terminated shortly before the Winter Usenix [21-25 January 1991; Dallas].)
I couldn't actually work directly
on the OS, since it still contained licensed code at that point.
The BSD distribution was still hung up on the issue of certain
possibly licensed files, so my job was to work on freely available
software. I started with the compiler toolchain (based on GCC 1).
Once it was clear that there would be missing files, I went ahead
and wrote a replacement for the Berkeley init(8) program. I'm not
sure whether Bill was working on BSDI-related stuff at this point,
but I'm pretty sure that he had started by the time of the 1991
Winter Usenix, where we all met again.
Trent was a student at the University of Colorado, where he
was a co-author of both the UNIX and the Linux system
administration handbooks. He worked on the 4.4BSD port to
the MIPS architecture. More recently, he was co-founder of
Applied Trust Engineering. He said:
I can concretely say that the original engineering team "hired" by
BSDI (Spring, 1991) consisted of Donn Seeley, Bill Jolitz and myself.
Bill left BSDI later that year. Rob Kolstad joined the BSDI team much
later. [Kolstad was Secretary of USENIX at that time.]
Mike Karels told me:
I'd say that the founders were Rick Adams, Keith Bostic, Kirk McKusick,
me, Bill Jolitz and Donn Seeley, in approximately that historical order.
This group was involved at the time of formation. Bill and Donn were the
first two full-time employees, and Trent started about the same time at
just less than full-time. They worked for UUNET temporarily until
the company started operations, which I think was about July 1991.
Bill left at the end of November '91, and Rob [Kolstad] started December
1. The proximity of the dates is not a coincidence. I started
February 1, 1992, at which time two Russians had also started, and
also Jeff Polk. My departure from Berkeley and position at BSDI were
announced at USENIX in January '92 [San Francisco], at which Bill made
a famous appearance.
I asked Rick to clarify and he affirmed:
The first employees were Donn Seeley and Bill Jolitz. Peter Collinson
signed on very early for European sales and Bob Kummerfeld for Australia.
Donn Seeley provided yet more detail.
We picked up Vadim Antonov and Igor Belchiskiy from USSR that fall (1991).
Rob Kolstad came on as president in December 1991.
Bill believed that he deserved a larger role
as systems architect, press contact and marketer. His coding
contributions mainly came before he started working for UUNET/BSDI,
by porting to PCs the drivers we'd written at Utah for HP 68k
systems, and writing the locore assembly source and related files.
As for Bill's departure, the straw that broke the camel's back was
an issue with Bill's unauthorized expenses for a trip to Europe,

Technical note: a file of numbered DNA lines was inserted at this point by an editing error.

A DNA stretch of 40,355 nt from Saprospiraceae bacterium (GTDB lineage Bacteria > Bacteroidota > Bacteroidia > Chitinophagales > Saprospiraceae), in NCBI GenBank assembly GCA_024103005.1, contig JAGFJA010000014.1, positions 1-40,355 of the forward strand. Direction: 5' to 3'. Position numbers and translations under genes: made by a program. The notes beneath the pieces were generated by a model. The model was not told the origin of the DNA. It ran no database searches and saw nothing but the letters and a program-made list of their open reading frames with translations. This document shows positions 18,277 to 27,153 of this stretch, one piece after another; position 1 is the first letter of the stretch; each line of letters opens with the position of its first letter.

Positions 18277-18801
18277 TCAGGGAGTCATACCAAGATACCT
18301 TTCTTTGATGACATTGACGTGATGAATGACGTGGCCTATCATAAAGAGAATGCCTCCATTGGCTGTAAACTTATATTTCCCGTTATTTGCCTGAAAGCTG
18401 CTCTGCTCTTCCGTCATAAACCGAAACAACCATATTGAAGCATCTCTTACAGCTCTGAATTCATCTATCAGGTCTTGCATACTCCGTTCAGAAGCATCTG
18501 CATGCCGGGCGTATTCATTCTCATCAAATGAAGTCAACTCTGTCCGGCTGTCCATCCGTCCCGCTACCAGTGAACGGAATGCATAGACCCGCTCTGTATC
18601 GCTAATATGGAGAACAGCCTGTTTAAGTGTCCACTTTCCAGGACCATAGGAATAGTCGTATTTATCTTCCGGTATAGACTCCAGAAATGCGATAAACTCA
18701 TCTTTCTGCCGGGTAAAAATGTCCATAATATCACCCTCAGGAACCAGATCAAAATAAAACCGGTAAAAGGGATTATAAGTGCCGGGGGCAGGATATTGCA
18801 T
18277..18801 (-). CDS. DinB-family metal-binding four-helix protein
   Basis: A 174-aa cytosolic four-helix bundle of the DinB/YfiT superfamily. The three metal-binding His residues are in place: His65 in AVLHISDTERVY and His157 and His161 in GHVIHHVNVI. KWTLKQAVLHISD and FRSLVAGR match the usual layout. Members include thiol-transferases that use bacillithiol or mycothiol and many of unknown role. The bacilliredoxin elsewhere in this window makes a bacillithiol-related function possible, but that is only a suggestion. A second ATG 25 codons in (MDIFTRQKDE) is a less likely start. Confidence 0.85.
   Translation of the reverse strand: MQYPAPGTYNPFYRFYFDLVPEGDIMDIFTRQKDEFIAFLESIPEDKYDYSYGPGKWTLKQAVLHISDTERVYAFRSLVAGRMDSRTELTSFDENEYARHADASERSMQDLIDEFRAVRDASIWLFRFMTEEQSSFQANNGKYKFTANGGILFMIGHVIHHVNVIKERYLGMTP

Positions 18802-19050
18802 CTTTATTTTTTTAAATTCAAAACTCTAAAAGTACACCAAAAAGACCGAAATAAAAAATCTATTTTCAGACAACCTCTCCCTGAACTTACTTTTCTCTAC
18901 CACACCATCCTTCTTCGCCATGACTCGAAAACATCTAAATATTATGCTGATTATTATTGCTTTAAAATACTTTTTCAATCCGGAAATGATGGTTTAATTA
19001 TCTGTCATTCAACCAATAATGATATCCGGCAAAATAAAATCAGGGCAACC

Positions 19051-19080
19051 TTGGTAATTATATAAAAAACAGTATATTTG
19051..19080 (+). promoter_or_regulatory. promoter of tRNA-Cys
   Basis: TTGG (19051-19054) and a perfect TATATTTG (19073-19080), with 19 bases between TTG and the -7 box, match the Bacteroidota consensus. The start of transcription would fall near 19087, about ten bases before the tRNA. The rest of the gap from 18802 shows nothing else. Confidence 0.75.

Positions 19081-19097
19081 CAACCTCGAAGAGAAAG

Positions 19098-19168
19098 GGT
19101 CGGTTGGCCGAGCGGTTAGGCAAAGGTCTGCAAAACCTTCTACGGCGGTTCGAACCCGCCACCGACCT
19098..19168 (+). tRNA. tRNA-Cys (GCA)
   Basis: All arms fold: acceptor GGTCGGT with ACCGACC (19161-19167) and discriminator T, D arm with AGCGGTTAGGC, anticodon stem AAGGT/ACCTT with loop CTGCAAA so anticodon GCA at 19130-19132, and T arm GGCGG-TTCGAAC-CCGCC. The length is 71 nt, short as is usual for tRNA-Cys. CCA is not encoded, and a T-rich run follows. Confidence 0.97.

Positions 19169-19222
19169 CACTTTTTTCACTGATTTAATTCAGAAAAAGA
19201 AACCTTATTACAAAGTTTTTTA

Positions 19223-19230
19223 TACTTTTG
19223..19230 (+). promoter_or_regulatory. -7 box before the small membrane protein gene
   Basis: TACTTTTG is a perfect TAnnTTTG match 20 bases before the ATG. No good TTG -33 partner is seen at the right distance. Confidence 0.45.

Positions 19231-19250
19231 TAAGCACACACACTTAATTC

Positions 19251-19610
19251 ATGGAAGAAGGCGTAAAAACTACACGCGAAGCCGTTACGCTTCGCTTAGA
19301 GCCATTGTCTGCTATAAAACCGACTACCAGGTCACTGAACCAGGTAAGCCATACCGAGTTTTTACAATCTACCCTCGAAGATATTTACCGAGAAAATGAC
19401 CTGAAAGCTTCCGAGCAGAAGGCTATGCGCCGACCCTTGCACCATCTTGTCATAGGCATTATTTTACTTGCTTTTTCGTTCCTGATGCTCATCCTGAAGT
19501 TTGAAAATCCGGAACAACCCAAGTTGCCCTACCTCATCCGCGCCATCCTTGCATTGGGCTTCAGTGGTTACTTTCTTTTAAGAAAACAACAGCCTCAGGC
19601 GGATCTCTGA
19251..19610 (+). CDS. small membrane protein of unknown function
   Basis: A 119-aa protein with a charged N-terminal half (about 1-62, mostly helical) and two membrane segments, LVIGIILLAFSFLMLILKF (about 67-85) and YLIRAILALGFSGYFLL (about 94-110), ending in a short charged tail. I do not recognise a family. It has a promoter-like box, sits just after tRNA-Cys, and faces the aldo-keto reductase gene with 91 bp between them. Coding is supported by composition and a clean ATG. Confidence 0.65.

if I recall correctly, but it was clear long before this point that
Bill was not happy. Rick was BSDI's original president, but he
was asked to separate UUNET from BSDI by UUNET's first big investors,
so he enlisted Rob to replace him.
[There is a long and complex tale concerning Jolitz' departure
and his appearance at the January 1992 USENIX meeting. I do not
think it relevant to this narrative. One view may be found here.]
Insofar as Keith Bostic was concerned, he said:
I joined much later than Mike and the founders,
though. I stayed at UC Berkeley for quite some time
after BSDI was founded.
Another person mentioned by Rick was Peter Collinson. In 1980-81,
Collinson (then at the University of Kent in Canterbury) was
offered a USENET feed by Teus Hagen at the CWI in Amsterdam. They
couldn't dial out, but the CWI would dial in, via a modem brought
into the UK by Martin Levy. In April 1982, he was instrumental
in the formation of EUnet.
"I think it was the Fall of 1993 that Rick asked me to sell things
in Europe," Collinson told me.
The earliest date on a file that I
have is September 1993. I think I was at a BSDI meeting at the Usenix
conference in San Francisco in January 1994 [January 21-24].
In 2000, BSDI merged with Walnut Creek CDROM and then with Telenet
Systems. The next year, Wind River Systems purchased the software
business. Renaming itself iXsystems with plans to specialize in
hardware, the server business was acquired by Offmyserver in 2002.
I asked Collinson why he thought BSDI had failed.
When did I leave? -- we were forced out by the sales department at
the end of 1995 -- we had the fax in September -- we settled and were
gone by Jananuary 1996.
We in Europe did OK -- but we were not that good at Sales -- and would
have had to think hard about Sales-led sales rather than Techy-led
sales very soon anyway.
BSDI didn't really fail. It allowed Linux to flourish unhindered
by lawsuits; but it was not really technically viable. BSDI
couldn't move quickly enough to keep up with the technical changes --
and Linux could because of the customer base which was a new generation
of UNIX hackers and lovers.
Dr. Salus is the author of "A Quarter Century of UNIX" and several other books, including "HPL: Little Languages and Tools", "Big Book of Ipv6 Addressing Rfcs", "Handbook of Programming Languages (HPL): Imperative Programming Languages", "Casting the Net: From ARPANET to INTERNET and Beyond", and "The Handbook of Programming Languages (HPL): Functional, Concurrent and Logic Programming Languages". There is an interview with him, audio and video,"codebytes: A History of UNIX and UNIX Licences" which was done in 2001 at a USENIX conference. Dr. Salus has served as Executive Director of the USENIX Association.